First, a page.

The EWS1 survey includes a fire safety assessment, and the form is valid for the entire building for 5 years. This means that once the survey has been completed the results can be used by any flat owner in the block to prove the safety of their flat to insurers, mortgage lenders, and potential buyers.

Important: Be wary of fraudulent EWS1 certificates. Given the complex nature of the investigations, these forms can only be completed and signed off by a specifically qualified chartered surveyor. If you're unsure, check out the list of qualified EWS1 surveyors on the Royal Institutes of Chartered Surveyors (RICS) website.

Do I need an EWS1 certificate?

If your building is taller than 18 metres (about six storeys), and has cladding, it's likely that you'll need an EWS1 form before you're able to sell or remortgage your home.

Some buildings below 18 metres will also need an EWS1 certificate, if they're considered to be 'of concern'.

Most properties shorter than three storeys won't need one except in particular circumstances. For example, a care home, where fire safety considerations are different to a standard occupation residential property.

Getting an EWS1

It's the building owner's responsibility to arrange the EWS1 process - not the leaseholders. However, you can push to get the process started. It's within your rights to be made aware of how the process is going and how it might impact you.

The best way to get started is to join together with other residents and contact your management company or freeholder as a group, in writing.

  • Firstly, ask for confirmation of what materials were used on your building, and for information on when it was established that unsafe cladding used.

  • If the freeholder or management company is unable to provide these answers, request that they arrange for a qualified chartered surveyor to test the building for unsafe or combustible cladding.

If your building owner doesn't comply with their legal obligations and begin the EWS1 process, you should contact your local council, and the fire and rescue service.

Unfortunately, given the limited number of people qualified to undertake these assessments, there is a significant waiting list, with many taller and more 'at risk' blocks being given priority.

Can't sell your flat because of cladding issues?

If you're one of the many flat owners impacted by cladding issues and are still waiting for the EWS1 form, you may find it difficult to sell your property, even if it's actually safe to live in.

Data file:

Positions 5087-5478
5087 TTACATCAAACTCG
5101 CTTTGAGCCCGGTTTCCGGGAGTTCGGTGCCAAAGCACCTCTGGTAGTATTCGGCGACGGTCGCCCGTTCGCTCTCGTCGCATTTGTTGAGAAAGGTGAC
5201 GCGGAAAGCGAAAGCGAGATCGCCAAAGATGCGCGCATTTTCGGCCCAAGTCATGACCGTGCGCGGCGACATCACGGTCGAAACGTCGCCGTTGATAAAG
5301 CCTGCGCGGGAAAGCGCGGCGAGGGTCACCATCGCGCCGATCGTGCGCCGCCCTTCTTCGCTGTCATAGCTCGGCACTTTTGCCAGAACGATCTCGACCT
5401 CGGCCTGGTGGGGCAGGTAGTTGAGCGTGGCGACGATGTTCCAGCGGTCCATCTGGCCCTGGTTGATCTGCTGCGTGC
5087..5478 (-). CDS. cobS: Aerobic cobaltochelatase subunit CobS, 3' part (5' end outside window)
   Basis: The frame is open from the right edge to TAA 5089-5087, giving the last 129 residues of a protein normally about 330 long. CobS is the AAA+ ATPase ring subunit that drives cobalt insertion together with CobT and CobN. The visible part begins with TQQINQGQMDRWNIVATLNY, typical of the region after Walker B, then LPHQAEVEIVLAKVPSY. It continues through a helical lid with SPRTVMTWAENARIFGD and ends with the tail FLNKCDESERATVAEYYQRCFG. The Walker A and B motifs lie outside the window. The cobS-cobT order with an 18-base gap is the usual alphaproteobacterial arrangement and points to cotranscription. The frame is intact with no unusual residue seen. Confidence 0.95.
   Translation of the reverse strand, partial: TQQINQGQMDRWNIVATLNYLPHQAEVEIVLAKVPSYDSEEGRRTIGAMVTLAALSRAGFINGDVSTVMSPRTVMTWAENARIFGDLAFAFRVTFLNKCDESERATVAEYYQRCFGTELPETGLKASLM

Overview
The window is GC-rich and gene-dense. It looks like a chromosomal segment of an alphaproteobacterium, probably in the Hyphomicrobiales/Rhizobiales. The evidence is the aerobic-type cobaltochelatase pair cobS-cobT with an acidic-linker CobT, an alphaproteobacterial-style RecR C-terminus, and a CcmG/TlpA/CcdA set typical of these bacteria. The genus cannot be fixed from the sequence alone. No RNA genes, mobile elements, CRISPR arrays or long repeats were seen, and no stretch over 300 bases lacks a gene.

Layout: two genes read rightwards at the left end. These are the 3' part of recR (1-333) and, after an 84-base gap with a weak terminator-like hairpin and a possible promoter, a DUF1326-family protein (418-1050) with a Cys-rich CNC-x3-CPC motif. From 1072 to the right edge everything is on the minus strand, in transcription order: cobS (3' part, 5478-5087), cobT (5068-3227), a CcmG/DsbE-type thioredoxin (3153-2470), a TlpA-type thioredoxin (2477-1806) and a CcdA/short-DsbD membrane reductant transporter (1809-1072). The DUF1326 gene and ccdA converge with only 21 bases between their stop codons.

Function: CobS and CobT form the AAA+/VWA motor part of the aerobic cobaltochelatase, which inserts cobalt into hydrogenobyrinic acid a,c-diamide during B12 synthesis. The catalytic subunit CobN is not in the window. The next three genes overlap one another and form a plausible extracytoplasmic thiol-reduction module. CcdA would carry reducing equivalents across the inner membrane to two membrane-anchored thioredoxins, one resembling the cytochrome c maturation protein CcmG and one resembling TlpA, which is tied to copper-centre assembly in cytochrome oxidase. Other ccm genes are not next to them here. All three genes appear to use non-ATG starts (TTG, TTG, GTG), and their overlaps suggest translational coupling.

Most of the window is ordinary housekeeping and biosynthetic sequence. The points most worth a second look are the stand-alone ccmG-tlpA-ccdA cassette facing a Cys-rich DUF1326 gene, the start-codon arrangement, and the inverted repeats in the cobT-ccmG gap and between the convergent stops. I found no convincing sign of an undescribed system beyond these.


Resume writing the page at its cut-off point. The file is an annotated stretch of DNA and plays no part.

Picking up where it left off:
There are a few options that you could consider:

  • Cash buyer

Unlike buyers who need a mortgage, cash buyers don't need a survey or EWS1 form to allow them to purchase a property.

Some cash buyers are taking advantage of the situation to invest in flats for less than their true value. And, while you may have to accept a lower than desirable sale price, a cash buyer could be your best option if your really need to sell your flat soon. For example, if you can no longer afford to pay the flat's service charge.

Talk to your estate agent about the best way to attract these types of investment buyers. A good estate agent with the correct experience may have direct contacts with interested buyers, or know what sort of marketing strategies are most effective.

If you need a rapid sale, you might also consider alternative methods of selling, such as a professional cash property buying company. If you choose this route, make sure to thoroughly research any company you might work with. The industry is not regulated in the same way as the mainstream property market, so it's vulnerable to a number of scams.

For more information on cash property buyers, read this article.

Or if you're ready to find a trustworthy estate agent, head here.

  • Renting out

If you're unable to sell, but need to move, you could consider renting your flat out. Receiving income from rent should hopefully cover, or contribute to the costs of your mortgage and service fees, so that you can afford to buy elsewhere.

You'll have to check the conditions of your lease first to see whether renting out is an option for you. If it is, you'll also need to request permission from your mortgage provider to switch to a 'buy-to-let' mortgage product, and change your insurance to landlord cover.

Remember: there are a large number of costs that come with renting a property out, and you're not always guaranteed to have tenants living there. Weigh up these costs with the benefits of moving, before you decide whether it's the right option for you.

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Selling a flat with cladding issues
The cladding crisis now impacts thousands of people across the UK. In this article we look at what cladding actually is, what makes it dangerous. We'll also look at how it might impact home sale.